But what about those whose traumas were the result of a freak accident?
There was nothing leading up to it; it was completely a freak thing.
And watch the freak show when the president proposes comprehensive immigration reform and moves forward on gun control.
Sure, the lyrics and freak flag-raising video are right in line with the Swift we know and love.
Mark shut the mitigation phase down,” Carr told The Daily Beast, “because it was a freak show.
He marvelled at the freak of fancy that seemed to thrust him forward upon his strange quest.
That is why we feel that freak Dinners would not even be freakish.
The freak memory is not worth striving for, but a good working memory decidedly is.
If she found the man, by some freak of chance, what would she do with him?
I care what they think of you,” Gavin said, as if that were decisive, “and I tell you I will not allow you to repeat this freak.
1560s, "sudden turn of mind," of unknown origin, perhaps related to Old English frician "to dance" (not recorded in Middle English, but the word may have survived in dialect) [OED, Barnhart], or perhaps from Middle English frek "bold, quickly," from Old English frec "greedy, gluttonous" (cf. German frech "bold, impudent").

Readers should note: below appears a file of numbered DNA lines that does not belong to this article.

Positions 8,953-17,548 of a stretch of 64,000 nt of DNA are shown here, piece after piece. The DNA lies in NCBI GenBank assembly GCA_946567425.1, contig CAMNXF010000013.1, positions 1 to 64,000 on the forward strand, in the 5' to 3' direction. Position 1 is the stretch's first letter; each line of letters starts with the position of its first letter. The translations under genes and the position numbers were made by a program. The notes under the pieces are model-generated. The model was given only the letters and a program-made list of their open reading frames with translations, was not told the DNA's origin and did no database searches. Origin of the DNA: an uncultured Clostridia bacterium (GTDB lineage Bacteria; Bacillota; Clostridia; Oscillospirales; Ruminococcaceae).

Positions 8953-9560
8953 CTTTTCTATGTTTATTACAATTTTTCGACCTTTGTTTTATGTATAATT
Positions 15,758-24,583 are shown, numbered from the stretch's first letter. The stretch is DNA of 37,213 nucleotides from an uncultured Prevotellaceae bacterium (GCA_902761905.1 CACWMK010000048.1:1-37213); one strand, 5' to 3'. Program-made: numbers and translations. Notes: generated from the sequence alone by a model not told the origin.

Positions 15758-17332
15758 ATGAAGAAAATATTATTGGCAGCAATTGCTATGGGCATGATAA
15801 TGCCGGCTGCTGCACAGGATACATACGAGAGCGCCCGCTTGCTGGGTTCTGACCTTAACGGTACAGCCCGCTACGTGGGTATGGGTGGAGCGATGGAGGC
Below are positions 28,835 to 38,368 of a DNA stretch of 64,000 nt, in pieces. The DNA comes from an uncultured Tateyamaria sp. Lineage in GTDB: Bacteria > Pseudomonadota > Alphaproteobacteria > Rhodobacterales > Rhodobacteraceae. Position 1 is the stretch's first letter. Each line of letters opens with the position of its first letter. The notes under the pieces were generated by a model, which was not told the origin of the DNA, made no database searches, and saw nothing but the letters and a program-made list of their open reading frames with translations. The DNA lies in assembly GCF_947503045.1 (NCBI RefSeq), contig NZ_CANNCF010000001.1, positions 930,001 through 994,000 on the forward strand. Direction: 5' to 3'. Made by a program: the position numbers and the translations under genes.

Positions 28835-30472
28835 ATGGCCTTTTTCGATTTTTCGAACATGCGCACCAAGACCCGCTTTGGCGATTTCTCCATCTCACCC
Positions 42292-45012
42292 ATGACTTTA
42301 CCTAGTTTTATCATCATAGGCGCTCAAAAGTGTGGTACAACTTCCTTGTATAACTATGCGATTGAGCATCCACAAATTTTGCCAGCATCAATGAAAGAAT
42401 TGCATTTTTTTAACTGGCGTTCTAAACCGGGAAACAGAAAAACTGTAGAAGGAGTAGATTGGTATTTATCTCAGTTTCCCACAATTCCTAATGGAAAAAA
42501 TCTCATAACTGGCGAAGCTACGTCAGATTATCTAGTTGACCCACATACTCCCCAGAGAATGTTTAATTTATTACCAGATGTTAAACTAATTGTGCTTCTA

Sense of "capricious notion" (1560s) and "unusual thing, fancy" (1784) preceded that of "strange or abnormal individual" (first in freak of nature, 1847; cf. Latin lusus naturæ, used in English from 1660s). The sense in health freak, ecology freak, etc. is attested from 1908 (originally Kodak freak, a camera buff). Freak show attested from 1887.
"change, distort," 1911, from freak (n.). Earlier, "to streak or fleck randomly" (1630s). Related: Freaked; freaking.